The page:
On a visual basis, and with the fact that h>>w, I can arguably state that I can discard Feature 1 and keep only Feature 2 as the principal component that describes the maximum variance of the whole dataset.

**Interpretation of FIGURE-2:**

However, the above is not the case in all instances and hence rises a need to explain a dataset as shown in FIGURE-2 wherein both Feature 1 and Feature 2 describe the variance of the dataset by a considerable significance.
In this case, we have to describe a new axis set of Feature 1’ and Feature 2’ which is the same as the original Feature 1 and Feature 2 axis set but turned by a specific angle(Ѳ) such that the maximum variance is described along either Feature 1’ or Feature 2’ axes. In the current case, the maximum variance is described along Feature 1’s axis. Hence, we can select Feature 1’ as our principal component and proceed further either to visualize or to pipeline our machine-learning model.

Let us assume a dataset **D** given by **{X, Y}** where,

**X** is a random independent variable with ‘d’- features and ‘n’-data points and each data point is given by **x _{i}** where

X alone can be represented as,

n - Number of rows meaning the number of data points (x_{1}, x_{2}, x_{3}...x_{n})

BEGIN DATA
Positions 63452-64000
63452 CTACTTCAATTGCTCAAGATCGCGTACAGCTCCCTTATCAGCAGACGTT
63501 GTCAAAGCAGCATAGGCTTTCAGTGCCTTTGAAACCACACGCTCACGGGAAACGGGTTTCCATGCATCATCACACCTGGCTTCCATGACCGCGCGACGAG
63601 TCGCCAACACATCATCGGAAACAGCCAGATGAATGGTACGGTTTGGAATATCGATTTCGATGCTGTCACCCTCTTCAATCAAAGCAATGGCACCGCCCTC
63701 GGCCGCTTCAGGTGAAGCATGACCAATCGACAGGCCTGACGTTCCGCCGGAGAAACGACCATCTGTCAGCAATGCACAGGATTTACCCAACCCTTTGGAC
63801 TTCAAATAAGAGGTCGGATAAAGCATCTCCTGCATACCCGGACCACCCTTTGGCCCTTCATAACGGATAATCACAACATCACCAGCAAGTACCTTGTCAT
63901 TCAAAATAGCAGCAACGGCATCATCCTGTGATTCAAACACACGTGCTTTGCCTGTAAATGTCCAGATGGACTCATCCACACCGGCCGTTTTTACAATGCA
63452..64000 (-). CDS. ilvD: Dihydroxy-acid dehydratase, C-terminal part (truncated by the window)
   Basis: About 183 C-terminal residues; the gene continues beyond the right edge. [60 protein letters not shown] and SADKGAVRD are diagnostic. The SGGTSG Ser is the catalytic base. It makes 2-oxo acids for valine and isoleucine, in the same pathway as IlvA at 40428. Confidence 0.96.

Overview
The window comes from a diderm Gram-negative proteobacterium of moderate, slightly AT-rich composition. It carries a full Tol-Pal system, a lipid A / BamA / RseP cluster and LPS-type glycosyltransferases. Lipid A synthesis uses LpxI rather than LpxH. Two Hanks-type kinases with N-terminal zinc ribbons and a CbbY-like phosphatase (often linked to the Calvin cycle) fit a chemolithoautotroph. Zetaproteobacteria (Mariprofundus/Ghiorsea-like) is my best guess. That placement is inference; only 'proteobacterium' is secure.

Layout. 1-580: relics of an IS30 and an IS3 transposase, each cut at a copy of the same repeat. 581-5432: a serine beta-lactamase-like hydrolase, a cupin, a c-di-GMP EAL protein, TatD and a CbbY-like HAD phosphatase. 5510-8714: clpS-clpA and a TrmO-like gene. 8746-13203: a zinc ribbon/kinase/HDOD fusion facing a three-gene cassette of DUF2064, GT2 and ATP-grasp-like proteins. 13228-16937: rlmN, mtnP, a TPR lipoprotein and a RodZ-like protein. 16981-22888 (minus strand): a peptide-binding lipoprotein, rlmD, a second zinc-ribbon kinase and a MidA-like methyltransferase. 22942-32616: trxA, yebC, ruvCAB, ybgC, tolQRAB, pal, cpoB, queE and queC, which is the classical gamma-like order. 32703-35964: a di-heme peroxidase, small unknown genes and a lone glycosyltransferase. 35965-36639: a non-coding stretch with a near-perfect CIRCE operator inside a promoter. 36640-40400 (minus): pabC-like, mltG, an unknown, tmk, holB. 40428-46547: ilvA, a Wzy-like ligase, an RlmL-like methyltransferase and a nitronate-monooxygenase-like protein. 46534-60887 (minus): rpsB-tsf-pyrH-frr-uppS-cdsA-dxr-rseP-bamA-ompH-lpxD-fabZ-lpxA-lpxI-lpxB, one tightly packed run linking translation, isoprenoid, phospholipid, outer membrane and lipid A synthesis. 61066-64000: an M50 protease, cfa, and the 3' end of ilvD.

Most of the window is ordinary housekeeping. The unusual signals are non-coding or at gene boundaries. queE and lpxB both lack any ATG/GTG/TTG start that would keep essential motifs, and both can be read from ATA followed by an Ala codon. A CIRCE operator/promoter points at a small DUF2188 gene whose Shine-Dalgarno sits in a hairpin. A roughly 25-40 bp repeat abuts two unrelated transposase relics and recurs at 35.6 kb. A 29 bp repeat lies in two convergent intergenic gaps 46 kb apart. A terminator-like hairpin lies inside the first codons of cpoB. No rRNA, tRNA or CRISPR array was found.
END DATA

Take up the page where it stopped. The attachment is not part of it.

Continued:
d - Number of columns meaning the number of features (F_{1},F_{2},F_{3}....F_{d})

Based on the interpretation of FIGURE-2, the objective of the PCA can be defined as finding a principal component axis (Feature 1’) on which the maximum variance of the whole dataset can be described.

Let us consider a unit vector **u _{1}** in the direction of such principal component axis

Given any point

**STEPS IN DETERMINING PRINCIPAL COMPONENTS**

Let us define an empirical strategy to arrive at d’ principal component axis/axes for a given d-dimensional dataset. The process would involve the below steps to arrive at the required number of principal components.

- Data pre-processing: Column Standardization
- Build Covariance matrix for pre-processed data set
- Calculate Eigen values and vectors for the covariance matrix
- Choose the principal component axes

Let us look at each of these steps in detail.

**1. Data pre-processing: Column Standardization**

Column standardization also known as Mean centering is a technique of scaling down any given distribution to a distribution with **mean=0** and **standard deviation=1**.

This can be achieved by applying the below equation to each data point of the feature column: